Step 4: Mappers connect digital as-built with gas system

With the new construction data now appended from the staging geodatabase into the enterprise geodatabase and the barcode value decoded, the mapping professional now needs to determine how to connect the high precision geospatial features with the less accurate geospatial features. The outcome of this process needs to honor two data requirements:

  • Connecting the new features with the legacy features to create a single topologically connected gas pipe system.
  • Preserving the high precision GPS collected geospatial coordinate data.

 

The recommended best practice for accomplishing this seemingly disparate set of requirements is for the enterprise geodatabase point features such as Meters, Excess Flow Valves, and Non-Controllable Fittings to have the following attributes added: SPATIALACCURACY, GPSX, GPSY, GPSZ.  Here is another example where attribute rules can streamline the population of these GPS fields.  If using ArcMap and the geometric network, then a configuration of Esri’s Attribute Assistant tool or ArcFM’s AutoUpdater capability can be used to automatically populate these fields.  This will preserve the original GPS location values, which can be used later to rubbersheet all features (legacy and GPS) to the more accurate GPS location preserved in the GPSX, GPSY, and GPSZ attributes.  With the GPS location preserved, the mapper can adjust the new construction features as required to connect to the legacy gas pipe system.

 

Business value of using ArcGIS platform

This approach to Tracking and Traceability provides an opportunity for the GIS department to once again show the greater gas organization that not only can the GIS Department provide a solution which addresses this new common industry practice, but it can do so in a manner that improves the operational efficiency of the gas organization.  This pattern improves the operational efficiency of the gas organization and their contractors as follows:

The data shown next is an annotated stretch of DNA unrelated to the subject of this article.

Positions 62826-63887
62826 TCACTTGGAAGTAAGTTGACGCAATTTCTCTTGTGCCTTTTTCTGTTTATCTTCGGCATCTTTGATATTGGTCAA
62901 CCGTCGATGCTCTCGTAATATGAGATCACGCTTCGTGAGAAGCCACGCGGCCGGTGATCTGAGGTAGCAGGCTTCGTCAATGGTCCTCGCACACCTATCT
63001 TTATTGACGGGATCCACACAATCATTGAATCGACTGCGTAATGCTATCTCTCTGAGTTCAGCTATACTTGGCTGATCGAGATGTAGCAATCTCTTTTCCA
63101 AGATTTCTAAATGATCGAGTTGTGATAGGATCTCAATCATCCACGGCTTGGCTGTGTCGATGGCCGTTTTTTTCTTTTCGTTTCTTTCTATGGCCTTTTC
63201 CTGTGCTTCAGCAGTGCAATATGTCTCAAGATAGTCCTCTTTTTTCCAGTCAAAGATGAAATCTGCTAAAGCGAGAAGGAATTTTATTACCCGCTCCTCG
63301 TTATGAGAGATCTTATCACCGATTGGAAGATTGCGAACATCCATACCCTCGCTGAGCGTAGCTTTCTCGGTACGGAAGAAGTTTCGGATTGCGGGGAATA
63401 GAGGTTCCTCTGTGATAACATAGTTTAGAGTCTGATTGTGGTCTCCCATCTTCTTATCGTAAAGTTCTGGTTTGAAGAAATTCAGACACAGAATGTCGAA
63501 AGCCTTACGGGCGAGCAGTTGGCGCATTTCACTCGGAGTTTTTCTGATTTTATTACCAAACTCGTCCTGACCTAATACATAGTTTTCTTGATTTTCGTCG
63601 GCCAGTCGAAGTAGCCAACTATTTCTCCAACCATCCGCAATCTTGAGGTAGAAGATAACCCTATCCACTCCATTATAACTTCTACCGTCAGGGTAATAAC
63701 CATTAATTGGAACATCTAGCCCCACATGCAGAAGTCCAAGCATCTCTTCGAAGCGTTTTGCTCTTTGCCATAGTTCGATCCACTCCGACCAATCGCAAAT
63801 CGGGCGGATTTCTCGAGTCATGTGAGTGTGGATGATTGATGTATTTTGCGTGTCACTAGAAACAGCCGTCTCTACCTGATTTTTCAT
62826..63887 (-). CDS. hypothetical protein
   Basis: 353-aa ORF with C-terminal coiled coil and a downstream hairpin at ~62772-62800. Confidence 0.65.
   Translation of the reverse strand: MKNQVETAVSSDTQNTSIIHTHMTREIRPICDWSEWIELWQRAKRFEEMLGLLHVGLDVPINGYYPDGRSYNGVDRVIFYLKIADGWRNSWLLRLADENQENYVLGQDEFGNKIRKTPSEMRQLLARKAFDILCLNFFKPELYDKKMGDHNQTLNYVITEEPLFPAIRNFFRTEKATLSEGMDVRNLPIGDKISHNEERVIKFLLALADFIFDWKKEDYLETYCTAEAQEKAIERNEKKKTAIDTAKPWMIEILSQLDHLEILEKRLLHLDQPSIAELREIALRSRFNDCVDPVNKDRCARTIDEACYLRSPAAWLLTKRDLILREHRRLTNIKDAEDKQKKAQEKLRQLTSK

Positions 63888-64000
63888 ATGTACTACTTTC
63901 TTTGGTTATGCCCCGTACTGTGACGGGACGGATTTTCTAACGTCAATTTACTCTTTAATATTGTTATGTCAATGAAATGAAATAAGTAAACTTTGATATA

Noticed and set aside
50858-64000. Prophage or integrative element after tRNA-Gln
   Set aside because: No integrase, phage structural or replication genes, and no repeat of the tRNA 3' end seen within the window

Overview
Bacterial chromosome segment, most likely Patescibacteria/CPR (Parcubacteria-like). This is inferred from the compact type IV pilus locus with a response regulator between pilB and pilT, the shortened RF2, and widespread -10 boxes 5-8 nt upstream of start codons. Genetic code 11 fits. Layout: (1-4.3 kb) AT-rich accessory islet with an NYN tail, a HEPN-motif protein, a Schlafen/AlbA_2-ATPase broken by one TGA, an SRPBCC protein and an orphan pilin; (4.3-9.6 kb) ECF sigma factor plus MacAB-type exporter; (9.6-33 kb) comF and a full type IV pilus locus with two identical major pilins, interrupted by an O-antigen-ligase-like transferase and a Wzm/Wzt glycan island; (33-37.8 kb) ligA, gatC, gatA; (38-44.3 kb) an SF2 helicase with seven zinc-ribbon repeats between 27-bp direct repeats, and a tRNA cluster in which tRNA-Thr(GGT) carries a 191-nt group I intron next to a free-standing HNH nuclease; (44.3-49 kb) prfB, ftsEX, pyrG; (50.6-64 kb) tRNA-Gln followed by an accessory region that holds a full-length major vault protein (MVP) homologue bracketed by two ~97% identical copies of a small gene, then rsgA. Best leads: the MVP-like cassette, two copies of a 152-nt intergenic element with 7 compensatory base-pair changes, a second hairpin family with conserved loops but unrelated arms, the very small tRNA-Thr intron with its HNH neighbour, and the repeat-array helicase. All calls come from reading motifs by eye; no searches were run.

• Using Collector to collect construction data improves location accuracy and attribute quality by eliminating translation to paper and interpretation of paper based information.
  • Bluetooth integration with high precision GPS antennas improves the speed at which data is collected.
  • Capturing the barcode value reduces the amount of information the field staff manually collects. Material, diameter, manufacturer, manufacture model, manufacture data, manufacture lot number are all automatically populated by the decoding of the barcode.
  • Digitally collected data is immediately available for GIS department to process into enterprise geodatabase. This eliminates the historical latency problem of the GIS department waiting for the inter office mail transmittal of the construction packet.
  • The GIS department mapping professional task of updating the as-built representation of the gas pipe system is simplified. The mapper is no longer manually transposing paper based red-line drawings, but instead appending field collected geospatial features.  This improves the speed at which a mapper can complete the task of updating the as-built representation of the gas pipe system.